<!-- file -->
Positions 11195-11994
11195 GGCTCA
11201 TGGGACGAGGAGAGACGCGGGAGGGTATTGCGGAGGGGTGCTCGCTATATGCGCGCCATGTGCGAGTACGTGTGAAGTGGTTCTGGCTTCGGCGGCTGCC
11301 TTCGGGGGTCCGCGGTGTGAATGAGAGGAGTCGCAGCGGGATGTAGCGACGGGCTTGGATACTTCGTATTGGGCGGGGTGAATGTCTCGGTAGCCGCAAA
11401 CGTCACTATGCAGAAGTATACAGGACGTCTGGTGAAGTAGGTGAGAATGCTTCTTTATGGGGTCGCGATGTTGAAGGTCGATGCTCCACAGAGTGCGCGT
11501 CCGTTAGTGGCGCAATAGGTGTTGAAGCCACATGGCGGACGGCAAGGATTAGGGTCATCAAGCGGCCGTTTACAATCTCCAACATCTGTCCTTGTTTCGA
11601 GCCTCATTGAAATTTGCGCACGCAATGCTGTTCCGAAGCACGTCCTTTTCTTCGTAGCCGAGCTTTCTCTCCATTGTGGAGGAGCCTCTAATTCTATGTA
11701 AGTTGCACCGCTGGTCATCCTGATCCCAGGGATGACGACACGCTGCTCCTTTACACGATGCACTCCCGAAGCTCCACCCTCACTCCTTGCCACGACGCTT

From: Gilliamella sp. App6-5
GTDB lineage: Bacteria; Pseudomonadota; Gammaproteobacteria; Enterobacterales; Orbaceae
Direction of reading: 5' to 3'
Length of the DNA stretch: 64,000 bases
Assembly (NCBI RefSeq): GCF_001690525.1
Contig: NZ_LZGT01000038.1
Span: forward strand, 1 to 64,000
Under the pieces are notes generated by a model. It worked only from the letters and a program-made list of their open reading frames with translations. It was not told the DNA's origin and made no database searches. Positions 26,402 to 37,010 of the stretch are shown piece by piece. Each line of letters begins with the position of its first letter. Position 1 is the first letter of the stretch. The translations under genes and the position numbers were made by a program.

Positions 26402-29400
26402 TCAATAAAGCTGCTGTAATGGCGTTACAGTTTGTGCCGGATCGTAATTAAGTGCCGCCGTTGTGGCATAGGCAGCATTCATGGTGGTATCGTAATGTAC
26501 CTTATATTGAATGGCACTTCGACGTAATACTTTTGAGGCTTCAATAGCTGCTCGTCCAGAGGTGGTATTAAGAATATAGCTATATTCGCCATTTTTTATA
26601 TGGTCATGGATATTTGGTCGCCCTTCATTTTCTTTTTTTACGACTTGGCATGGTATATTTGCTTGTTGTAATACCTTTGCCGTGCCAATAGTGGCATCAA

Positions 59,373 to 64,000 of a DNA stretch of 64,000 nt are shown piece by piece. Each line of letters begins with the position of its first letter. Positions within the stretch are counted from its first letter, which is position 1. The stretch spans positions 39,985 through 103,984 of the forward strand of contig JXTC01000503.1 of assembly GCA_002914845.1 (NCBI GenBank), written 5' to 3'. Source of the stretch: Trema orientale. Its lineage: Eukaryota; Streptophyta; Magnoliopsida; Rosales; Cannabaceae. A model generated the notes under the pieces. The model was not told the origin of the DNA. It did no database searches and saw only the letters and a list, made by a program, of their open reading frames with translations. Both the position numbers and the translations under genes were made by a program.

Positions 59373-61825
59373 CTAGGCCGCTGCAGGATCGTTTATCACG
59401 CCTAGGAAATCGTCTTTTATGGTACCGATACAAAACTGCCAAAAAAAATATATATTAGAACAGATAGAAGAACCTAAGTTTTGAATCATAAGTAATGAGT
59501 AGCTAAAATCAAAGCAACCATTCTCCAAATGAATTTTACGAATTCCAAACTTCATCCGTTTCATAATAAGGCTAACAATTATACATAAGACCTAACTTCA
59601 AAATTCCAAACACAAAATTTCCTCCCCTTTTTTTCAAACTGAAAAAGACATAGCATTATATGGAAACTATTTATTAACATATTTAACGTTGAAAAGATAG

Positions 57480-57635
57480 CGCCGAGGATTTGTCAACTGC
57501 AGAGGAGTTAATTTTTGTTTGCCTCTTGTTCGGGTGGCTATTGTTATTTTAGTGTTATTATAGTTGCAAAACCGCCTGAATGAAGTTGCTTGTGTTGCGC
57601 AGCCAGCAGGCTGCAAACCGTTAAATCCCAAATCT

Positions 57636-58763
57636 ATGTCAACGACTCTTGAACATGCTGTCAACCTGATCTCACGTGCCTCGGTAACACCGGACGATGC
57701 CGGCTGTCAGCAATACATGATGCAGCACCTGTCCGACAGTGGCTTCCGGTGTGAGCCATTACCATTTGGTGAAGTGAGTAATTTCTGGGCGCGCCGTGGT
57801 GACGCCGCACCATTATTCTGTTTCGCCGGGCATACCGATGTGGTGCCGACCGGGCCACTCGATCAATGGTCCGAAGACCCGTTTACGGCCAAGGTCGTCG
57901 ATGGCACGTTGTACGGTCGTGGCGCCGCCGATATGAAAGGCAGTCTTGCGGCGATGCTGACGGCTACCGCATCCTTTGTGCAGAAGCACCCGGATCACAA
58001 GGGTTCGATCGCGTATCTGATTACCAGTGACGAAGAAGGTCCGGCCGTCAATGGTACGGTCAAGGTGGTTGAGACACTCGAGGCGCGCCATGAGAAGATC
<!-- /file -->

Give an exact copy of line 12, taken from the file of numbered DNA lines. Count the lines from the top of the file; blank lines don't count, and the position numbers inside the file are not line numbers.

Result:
Length of the DNA stretch: 64,000 bases